Exxon ewiz-ens Up
Major to grow financial-services kiosks at On The Run c-stores
FAIRFAX, Va. -- There's a wave of excitement carrying the financial-services kiosk industry, and ExxonMobil is about to ride the crest.
Reflecting a recent report by the Aite Group, an independent financial-services research and advisory firm that predicts the number of such kiosks to rise from 2004's 21,400 to 57,400 by 2009, Michael Gore, manager of U.S. convenience retailing for ExxonMobil Fuels Marketing, told CSP Daily News the company is ready to expand its ewiz kiosk program from its current placement in 70 company-owned On The Run stores to approximately 500 [image-nocss] more in Texas, California, Florida and New York in 2006.
By the end of 2007, he said, there should be at least one multi-functional machine in each of the more than 900 company-owned stores as well as in franchises, which he numbered at between 400 and 500. Customers can use the kiosks to pay bills to local utilities and other billers, get money orders, transfer money, cash checks, and buy and add to prepaid phone or gift cards.
We certainly are getting into the game in a big way, said Gore. It's a major investment. In things like opportunity costs, as we call out the offers, there's a whole marketing piece to this. We're putting in thousands of dollars per store when we launch these (kiosks), in terms of callout at store level. I've got a category management team working on the whole concept.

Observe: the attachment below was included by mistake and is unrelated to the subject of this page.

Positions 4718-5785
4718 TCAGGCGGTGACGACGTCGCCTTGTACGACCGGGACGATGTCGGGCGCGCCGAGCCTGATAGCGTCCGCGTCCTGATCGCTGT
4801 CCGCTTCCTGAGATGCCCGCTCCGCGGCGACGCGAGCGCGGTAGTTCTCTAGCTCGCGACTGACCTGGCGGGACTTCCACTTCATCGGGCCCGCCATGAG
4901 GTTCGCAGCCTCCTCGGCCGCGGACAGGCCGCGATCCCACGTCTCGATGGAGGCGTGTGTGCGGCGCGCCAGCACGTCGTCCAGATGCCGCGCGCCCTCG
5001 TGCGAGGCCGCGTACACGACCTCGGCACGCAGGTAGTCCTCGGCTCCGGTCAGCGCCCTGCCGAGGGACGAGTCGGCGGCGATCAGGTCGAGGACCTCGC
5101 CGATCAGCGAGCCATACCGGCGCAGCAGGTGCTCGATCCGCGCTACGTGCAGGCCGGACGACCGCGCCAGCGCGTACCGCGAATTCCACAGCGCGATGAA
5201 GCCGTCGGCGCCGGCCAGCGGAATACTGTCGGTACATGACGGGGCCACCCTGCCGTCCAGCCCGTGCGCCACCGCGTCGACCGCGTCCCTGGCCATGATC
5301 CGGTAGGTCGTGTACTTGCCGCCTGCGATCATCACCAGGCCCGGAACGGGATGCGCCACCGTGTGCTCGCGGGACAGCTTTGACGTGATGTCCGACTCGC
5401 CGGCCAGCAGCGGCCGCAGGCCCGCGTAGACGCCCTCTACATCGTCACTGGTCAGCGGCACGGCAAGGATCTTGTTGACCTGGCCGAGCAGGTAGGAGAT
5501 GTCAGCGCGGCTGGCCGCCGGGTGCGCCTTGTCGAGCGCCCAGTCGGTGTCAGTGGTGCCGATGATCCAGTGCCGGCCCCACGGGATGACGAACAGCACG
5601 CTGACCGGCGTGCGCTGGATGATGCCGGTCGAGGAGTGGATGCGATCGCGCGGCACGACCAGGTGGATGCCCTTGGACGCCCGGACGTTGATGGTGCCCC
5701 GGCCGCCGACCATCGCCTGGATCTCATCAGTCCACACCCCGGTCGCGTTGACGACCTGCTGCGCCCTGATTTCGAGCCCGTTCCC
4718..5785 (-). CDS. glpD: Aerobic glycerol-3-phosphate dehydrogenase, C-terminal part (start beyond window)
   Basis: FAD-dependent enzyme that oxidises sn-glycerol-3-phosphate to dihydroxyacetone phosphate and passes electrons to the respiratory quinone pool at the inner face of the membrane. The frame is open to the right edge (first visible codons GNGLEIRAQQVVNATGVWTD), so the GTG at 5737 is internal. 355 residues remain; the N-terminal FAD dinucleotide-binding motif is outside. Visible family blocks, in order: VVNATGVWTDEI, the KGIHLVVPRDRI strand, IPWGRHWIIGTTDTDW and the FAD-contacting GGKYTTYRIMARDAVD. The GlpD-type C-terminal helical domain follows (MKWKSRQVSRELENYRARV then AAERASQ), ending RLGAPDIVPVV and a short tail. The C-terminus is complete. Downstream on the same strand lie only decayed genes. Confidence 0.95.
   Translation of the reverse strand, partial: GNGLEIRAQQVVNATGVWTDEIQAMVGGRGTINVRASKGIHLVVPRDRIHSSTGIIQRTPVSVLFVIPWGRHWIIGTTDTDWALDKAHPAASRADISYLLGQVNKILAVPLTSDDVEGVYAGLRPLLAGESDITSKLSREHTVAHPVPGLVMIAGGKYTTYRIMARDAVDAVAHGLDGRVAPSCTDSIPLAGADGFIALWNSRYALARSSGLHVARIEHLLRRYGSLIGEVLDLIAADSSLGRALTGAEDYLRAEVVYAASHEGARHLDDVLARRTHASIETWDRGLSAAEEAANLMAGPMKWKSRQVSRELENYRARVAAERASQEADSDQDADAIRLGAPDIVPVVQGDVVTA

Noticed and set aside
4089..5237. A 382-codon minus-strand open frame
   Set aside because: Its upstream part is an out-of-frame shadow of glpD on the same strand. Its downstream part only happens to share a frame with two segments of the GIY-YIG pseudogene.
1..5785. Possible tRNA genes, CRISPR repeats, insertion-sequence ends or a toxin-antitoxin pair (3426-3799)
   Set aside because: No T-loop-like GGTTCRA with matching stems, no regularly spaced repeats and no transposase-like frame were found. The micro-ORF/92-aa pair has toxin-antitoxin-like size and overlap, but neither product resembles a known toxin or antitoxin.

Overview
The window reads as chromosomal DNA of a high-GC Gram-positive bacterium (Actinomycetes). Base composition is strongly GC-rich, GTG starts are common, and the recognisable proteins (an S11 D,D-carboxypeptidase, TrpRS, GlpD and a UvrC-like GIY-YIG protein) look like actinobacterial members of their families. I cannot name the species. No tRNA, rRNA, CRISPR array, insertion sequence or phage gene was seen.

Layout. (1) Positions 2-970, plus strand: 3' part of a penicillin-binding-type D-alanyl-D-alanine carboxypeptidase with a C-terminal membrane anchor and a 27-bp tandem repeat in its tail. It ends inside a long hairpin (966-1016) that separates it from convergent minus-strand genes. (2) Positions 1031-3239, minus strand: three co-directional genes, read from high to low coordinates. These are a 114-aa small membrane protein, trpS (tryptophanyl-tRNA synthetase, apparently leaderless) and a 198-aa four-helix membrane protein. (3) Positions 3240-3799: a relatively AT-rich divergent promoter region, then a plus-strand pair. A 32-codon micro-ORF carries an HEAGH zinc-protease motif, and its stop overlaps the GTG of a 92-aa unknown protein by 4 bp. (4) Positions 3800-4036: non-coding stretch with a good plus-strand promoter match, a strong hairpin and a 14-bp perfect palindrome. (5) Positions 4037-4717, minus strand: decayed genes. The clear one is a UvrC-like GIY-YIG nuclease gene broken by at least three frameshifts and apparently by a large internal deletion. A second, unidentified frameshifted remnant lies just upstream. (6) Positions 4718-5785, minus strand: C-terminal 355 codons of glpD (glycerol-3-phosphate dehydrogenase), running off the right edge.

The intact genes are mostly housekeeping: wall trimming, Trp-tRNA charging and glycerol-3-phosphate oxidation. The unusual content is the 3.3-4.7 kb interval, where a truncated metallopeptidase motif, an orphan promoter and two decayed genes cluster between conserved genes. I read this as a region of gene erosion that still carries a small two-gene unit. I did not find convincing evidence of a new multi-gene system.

ExxonMobil introduced ewiz, enabled by software from InfoTouch Technologies Inc., in the Memphis area in 2004. Hoping to cash in on the huge number of unbanked and underbanked people in the United States, ExxonMobil joined c-store retailers Circle K, Speedway, Kum & Go, 7-Eleven and most recently Sunoco in the industry's growing commitment to multi-service machines.
The most-used feature of the kiosks is bill-pay; companies are recruited to take payments from the kiosks, users pay a fee per bill (Circle K's Zaplink system charges $3, for example), and the retailer gets a cut of the fees. Gore said the phenomenon would not be as explosive if the unbanked and underbanked were the only users.
We've learned we've also got a lot of folks who have bank accounts and still like this as a last-minute option to go in and pay bills, he said. We say our targeted customer is an 18- to 34-year-old who is also a hectic worker. It's for the soccer moms who are busy on the go, soccer dads, construction workers. Time is at a premium, and it's great to have this as a fallback.
Gore said that once the placement is national, there will be national advertising, and the inception of the use of the kiosks as Internet hot spots.